After about an hour, I decided to back the truck out a bit. I hopped in, stepped on the clutch, and felt it (and my stomach) sink straight to the floor. It felt like I broke my clutch cable (which is almost brand new)! I checked the entire linkage, from the pedal to the throwout lever, and found the cable intact and functioning properly. I grabbed the throwout lever and pulled on it, and it kicked forward freely. CRAP! Did I break my pressure plate? Only one way to find out. I put it in 4 low, revved it up, and slammed it into reverse. This launched me out of the choke point I was parked in and I was able to back it out into the open. Obviously not the pressure plate. I took a closer look at the lever, and realized that the lock bolt and nut had come loose somewhere along the trail, and that the lever was turning freely on the spindle. I went to get my tools and suddenly realized, I had left them at home! My entire tool kit at the moment consisted of a multitool, a hacksaw blade, some fishing pliers, and a hatchet!
My poor baby:
I scrounged around under the hood, looking for some part I could scavenge to repair the lever. Being unable to break loose any of the appropriate bolts with my pliers, I noticed the battery tie down, and it's plier-friendly wing nuts and long section of threaded rod. I hack sawed a two inch section of rod and placed it in the slot. I indexed the lever back and backed off the cable adjustment. I then proceeded to crank down the wingnuts, which caused the splines to bite down appropriately. All that was left was to re-seat the cable on the bracket, which required pulling the lever back somehow. That racing-grade stage 3 pressure plate is not hand-power friendly, lol. Luckily my hatchet, fulcrumed off the frame, was able to get me the few inches I needed. I re-adjusted the cable, hopped in and started it up. Popped it in first, gave it some gas, let off the clutch and off she went. Hallelujah! I parked it, washed up, and pulled the game out of the cooler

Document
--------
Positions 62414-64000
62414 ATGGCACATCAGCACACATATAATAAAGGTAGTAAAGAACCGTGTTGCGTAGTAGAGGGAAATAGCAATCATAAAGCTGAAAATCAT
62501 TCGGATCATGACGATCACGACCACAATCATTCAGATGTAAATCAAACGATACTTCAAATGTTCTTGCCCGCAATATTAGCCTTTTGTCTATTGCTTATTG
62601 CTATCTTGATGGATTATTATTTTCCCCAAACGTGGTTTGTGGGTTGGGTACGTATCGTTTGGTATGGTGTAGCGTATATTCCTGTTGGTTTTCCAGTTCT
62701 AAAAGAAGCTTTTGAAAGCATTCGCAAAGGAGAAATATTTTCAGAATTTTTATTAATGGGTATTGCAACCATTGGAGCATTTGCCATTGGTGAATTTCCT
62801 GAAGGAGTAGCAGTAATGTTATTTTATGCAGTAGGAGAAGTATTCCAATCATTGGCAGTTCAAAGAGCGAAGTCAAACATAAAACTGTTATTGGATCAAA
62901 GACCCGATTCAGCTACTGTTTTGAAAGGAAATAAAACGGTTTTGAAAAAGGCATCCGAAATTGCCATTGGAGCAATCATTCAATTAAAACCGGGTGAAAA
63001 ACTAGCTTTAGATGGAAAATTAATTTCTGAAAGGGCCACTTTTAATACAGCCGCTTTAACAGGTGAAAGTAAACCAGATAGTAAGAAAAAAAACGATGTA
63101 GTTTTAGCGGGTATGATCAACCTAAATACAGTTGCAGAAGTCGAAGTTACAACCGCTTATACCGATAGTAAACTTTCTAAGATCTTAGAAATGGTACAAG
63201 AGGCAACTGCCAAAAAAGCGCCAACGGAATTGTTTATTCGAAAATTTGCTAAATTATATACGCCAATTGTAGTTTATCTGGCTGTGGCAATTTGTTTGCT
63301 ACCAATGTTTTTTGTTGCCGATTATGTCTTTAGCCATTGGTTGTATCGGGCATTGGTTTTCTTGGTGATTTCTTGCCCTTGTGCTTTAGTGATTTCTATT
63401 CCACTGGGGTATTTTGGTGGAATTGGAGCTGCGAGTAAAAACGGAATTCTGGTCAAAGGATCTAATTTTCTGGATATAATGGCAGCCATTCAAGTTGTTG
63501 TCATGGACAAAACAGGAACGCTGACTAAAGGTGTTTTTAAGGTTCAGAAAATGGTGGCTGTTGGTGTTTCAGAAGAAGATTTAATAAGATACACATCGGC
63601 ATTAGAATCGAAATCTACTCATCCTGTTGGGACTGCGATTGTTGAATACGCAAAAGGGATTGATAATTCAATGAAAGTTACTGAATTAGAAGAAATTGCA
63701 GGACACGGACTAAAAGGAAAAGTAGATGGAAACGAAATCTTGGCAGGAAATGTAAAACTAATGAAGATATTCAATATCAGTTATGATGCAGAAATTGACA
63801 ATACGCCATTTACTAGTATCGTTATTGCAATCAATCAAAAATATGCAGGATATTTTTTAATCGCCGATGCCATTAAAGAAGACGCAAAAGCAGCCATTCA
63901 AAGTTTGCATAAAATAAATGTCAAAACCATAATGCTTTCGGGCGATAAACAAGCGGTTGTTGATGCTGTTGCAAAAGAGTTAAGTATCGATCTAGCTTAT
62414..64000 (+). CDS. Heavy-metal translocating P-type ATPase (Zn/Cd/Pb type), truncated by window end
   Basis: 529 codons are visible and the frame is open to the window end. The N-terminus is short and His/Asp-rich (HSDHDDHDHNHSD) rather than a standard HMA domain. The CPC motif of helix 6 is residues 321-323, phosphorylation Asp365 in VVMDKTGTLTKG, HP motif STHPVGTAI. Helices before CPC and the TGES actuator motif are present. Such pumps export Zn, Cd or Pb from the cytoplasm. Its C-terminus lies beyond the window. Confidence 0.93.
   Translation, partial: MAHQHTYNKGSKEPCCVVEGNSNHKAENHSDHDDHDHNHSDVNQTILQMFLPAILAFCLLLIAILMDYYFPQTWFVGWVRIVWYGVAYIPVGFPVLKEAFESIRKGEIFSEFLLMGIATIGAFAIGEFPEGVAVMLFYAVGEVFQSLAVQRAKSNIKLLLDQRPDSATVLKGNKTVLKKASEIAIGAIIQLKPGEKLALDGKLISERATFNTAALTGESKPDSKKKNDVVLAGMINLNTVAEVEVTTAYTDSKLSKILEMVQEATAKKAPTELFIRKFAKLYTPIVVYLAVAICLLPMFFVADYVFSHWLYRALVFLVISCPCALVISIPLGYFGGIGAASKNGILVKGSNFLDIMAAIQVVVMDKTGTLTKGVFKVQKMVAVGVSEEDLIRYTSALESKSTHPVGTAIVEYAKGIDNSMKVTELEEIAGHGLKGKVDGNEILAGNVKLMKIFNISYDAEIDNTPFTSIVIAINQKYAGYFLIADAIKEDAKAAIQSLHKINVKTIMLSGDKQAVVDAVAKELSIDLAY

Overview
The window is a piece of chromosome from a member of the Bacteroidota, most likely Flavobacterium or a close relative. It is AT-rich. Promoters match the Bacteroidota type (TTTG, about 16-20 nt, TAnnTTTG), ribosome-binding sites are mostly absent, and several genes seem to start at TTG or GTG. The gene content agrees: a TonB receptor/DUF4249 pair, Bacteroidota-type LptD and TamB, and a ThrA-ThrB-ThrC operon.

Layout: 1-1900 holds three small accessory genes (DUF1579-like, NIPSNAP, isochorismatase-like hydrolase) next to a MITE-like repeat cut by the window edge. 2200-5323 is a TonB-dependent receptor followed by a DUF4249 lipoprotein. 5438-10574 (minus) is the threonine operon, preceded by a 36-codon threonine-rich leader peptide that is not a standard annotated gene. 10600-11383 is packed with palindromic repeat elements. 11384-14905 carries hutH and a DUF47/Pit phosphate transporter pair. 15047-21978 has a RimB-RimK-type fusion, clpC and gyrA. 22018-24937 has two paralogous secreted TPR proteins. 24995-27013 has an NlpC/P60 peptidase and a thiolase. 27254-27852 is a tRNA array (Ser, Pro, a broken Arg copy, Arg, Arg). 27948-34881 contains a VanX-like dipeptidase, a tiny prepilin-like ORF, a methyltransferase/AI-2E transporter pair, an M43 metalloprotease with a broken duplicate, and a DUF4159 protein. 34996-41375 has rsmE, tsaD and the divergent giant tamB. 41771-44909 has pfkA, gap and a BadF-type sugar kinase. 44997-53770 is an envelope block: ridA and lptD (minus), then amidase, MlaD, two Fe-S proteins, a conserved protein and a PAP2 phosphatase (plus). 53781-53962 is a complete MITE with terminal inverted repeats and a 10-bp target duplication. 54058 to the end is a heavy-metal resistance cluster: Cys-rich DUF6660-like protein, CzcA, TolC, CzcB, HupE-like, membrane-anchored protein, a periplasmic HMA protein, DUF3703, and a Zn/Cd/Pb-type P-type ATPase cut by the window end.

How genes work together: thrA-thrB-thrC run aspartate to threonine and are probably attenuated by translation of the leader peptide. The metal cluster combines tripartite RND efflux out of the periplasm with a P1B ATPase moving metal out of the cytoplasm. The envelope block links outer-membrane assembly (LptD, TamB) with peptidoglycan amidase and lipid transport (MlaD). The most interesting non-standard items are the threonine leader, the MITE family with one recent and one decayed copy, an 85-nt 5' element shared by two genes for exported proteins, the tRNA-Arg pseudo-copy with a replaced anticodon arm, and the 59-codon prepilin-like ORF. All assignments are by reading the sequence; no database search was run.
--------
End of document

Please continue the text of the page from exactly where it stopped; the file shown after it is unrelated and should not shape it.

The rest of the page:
My awesome tool selection:
Filthy, with no soap for miles:
My makeshift clutch lever repair (red arrow):
I dressed out my game, and fired up the BBQ. Decided to save the quail, and have the rabbit for dinner. I grilled him up, chopped up the backstraps, and added it to some Top Ramen. It was now 1700 hours and I had eaten NOTHING all day. That was the best tasting ramen I have ever consumed. I then kicked back and proceeded to down a large number of Rolling Rocks, lol. It was very peaceful and relaxing out there. I put on some music, got drunk, it got dark, then it got cold. I headed down the ravine to gather some firewood. I was able to get some nice chunks of desert willow and make a decent fire, which I used to grill up some canned octopus chunks. I just sat there and enjoyed the night. The thousands of stars, the coyotes serenading me, the warm glow of the fire. Nothing to do, but not bored. Just at peace. After about 14 beers, I retired at 2200, and slept like a baby, lol.
At 0530, my alarm woke me up. Knowing I should not be screwing around and looking for birds with my makeshift clutch, I turned it off and slept until 0730. I woke up, broke camp, ate a couple of cottontail legs, and hit the trail by 0800. I was able to make it out to the highway, and all the way home with my repairs intact. 200 miles total put on my rig.
It was a great trip, despite the adversity. I learned the folly of forgetting your tools, how peaceful the desert is when you face it alone, and how blessed I am to have such a great place to retreat to. As I sat there alone next to the fire that night, I could honestly say, there wasn't a place on earth I'd rather be at that moment.
Thanks, guys. Deer season just ended here, so I'll be heading out after the birds for the rest of the season. Found some decent populations of Gambel's, valley, and mountain quail this year while deer hunting. Wish me luck.